With unemployment rates so high for so long, one explanation making the rounds is that "the robots are taking our jobs." This neo-Luddite, anti-technology narrative argues that high productivity driven by increasingly powerful IT-enabled "machines" is the main cause of U.S. labor market problems, and accelerating technological change will only make those problems worse.

If technology enables the same amount of work to be done with fewer people, the argument goes, then it must be bad for employment. More sophisticated variants of this thesis further claim that accelerating technological change has created too much churn in labor markets, and robots are now storming the last few bastions of scarce human abilities.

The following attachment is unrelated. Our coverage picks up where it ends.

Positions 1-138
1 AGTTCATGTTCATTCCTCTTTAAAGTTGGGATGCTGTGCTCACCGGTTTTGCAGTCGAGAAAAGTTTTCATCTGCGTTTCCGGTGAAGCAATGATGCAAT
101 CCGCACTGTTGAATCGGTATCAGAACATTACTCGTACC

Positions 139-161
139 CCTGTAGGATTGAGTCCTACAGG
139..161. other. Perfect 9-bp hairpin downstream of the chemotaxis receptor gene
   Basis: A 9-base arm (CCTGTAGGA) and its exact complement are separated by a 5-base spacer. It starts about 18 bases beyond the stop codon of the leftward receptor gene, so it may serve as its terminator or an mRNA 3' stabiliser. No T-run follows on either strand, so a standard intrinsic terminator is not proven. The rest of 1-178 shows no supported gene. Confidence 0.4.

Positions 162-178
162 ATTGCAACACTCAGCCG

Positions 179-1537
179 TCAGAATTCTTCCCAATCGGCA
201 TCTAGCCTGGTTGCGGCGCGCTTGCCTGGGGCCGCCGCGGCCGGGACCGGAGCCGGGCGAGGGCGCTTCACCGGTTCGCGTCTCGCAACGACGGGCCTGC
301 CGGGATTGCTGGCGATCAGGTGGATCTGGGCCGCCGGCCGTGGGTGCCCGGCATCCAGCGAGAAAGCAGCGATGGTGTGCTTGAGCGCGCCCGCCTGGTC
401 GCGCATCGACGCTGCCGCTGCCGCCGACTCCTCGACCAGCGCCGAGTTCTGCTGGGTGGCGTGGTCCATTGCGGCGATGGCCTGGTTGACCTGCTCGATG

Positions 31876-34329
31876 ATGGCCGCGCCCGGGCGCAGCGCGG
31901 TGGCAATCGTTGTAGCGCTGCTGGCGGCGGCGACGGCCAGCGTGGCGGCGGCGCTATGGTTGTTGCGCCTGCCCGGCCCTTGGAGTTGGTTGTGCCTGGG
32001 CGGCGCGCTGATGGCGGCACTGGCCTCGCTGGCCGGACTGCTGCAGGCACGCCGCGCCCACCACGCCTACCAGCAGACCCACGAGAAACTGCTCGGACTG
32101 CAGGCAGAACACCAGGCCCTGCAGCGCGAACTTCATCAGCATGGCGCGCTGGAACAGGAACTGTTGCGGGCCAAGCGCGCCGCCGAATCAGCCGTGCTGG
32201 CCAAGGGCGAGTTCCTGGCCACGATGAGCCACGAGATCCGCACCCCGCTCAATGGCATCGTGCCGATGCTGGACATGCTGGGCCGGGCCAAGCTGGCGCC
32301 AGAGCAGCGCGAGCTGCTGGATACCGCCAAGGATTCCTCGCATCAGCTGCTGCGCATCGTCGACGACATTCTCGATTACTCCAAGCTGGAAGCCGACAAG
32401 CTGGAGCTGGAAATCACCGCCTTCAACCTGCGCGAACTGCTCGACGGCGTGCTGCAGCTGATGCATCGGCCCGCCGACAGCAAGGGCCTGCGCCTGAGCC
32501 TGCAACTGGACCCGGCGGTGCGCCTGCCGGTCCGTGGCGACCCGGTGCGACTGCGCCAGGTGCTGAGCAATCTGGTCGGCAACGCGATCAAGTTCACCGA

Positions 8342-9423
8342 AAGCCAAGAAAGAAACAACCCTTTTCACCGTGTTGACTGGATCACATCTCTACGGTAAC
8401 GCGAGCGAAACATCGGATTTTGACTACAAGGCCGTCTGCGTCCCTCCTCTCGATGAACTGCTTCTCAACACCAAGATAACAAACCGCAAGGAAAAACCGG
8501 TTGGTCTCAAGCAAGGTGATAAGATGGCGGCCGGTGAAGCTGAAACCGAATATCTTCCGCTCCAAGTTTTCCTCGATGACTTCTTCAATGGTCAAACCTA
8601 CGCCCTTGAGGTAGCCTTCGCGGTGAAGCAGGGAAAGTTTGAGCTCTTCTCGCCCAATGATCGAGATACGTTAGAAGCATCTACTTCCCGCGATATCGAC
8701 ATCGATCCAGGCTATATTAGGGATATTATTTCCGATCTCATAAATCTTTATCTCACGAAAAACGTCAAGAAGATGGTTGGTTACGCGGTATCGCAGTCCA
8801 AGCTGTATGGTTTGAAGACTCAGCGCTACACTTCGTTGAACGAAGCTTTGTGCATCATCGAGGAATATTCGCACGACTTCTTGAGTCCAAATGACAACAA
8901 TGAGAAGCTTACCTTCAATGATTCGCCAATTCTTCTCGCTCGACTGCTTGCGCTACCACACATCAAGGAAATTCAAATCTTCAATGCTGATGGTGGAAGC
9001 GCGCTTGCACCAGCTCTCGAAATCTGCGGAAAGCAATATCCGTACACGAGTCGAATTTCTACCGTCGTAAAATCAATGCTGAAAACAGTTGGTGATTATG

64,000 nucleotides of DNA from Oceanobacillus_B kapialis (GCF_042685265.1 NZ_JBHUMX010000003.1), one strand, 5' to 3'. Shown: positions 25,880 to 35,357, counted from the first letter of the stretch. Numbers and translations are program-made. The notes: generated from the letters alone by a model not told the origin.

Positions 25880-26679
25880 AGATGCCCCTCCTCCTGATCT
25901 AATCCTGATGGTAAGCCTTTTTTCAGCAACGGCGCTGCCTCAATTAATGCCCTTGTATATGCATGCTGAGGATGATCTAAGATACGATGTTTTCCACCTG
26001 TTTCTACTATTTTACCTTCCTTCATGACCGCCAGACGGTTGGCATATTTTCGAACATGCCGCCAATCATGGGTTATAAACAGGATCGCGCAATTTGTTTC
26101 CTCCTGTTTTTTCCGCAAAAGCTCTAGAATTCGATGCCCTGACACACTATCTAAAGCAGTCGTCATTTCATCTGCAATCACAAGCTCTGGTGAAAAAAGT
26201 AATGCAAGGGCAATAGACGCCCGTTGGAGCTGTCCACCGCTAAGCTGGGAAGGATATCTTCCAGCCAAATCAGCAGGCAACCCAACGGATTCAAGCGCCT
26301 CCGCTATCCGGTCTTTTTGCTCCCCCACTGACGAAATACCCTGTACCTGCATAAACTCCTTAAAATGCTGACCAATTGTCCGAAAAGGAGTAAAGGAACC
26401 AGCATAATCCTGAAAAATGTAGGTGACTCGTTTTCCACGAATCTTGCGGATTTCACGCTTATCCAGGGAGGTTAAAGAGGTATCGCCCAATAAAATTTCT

This tale is not new. The original British Luddites rose up in the early 1800s to oppose mechanization of the textile industry and went so far as to destroy looms that were replacing workers. In the two centuries since, whenever unemployment rates have risen there have been some who blamed the machines. Many even argued that we were heading toward mass permanent unemployment.

What is different today is how widespread the neo-Luddite view has become and how well-received it is in Western society. When the leading proponents of this view get an amiable hearing on the TV news magazine 60 Minutes, you know that something has changed.

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